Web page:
For many unemployed Americans, health insurance isn’t remotely affordable—even with the government subsidizing 65% of former workers’ policy premiums.
It’s difficult to get an estimate on just how many people eligible for subsidized COBRA payments have actually decided to forego health insurance altogether. One stat I’ve seen says that 38% of those eligible for subsidized insurance signed on this year, up from just 19% electing for COBRA coverage before the government subsidy. And just today, the WSJ reported these tidbits:
Government officials initially estimated that some seven million people would be helped by the subsidy. But only half have tapped the subsidy program, estimates Ceridian Benefits Services, the nation’s largest Cobra administrator. In a survey of 50,000 businesses released in October, Ceridian said 17.7% of former employees enrolled in Cobra, up from 12.4% last year before the subsidy was introduced.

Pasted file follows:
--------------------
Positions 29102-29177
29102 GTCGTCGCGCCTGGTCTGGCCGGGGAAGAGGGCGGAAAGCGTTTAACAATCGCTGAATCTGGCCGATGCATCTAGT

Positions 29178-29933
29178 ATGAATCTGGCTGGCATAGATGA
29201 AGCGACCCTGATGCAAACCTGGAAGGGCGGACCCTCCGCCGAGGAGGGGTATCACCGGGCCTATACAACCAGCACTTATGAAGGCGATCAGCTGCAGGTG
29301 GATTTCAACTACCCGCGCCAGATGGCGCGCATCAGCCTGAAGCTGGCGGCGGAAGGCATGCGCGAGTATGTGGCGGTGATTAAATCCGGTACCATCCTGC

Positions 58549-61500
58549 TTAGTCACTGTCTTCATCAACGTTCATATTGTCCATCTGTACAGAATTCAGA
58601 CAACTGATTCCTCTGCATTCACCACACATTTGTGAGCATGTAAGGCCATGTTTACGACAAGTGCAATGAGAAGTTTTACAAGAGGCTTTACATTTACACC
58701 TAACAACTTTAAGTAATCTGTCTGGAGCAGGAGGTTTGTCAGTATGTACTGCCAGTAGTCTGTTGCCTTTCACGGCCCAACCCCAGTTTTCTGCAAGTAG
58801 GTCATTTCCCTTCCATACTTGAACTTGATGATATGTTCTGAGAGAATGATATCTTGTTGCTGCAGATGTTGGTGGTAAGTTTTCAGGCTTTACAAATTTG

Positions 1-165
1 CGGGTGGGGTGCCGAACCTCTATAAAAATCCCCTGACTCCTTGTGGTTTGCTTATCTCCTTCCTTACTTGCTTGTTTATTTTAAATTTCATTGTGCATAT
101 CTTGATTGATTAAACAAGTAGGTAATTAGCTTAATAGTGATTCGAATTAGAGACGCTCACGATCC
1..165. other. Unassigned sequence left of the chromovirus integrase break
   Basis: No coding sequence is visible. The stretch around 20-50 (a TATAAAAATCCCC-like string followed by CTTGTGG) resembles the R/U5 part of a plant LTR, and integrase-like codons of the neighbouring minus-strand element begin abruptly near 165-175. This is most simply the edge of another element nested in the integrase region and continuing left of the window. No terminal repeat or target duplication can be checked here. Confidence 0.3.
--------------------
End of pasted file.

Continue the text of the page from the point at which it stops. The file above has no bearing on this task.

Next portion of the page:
So, somewhere between 60% and 85% of the folks who are eligible for subsidized COBRA coverage have said, “No thanks, can’t do it.” For well over half of the people who lost their jobs in recent months, even paying a measly 35% of a health insurance policy is simply out of the question.
Message to Congress: COBRA Bites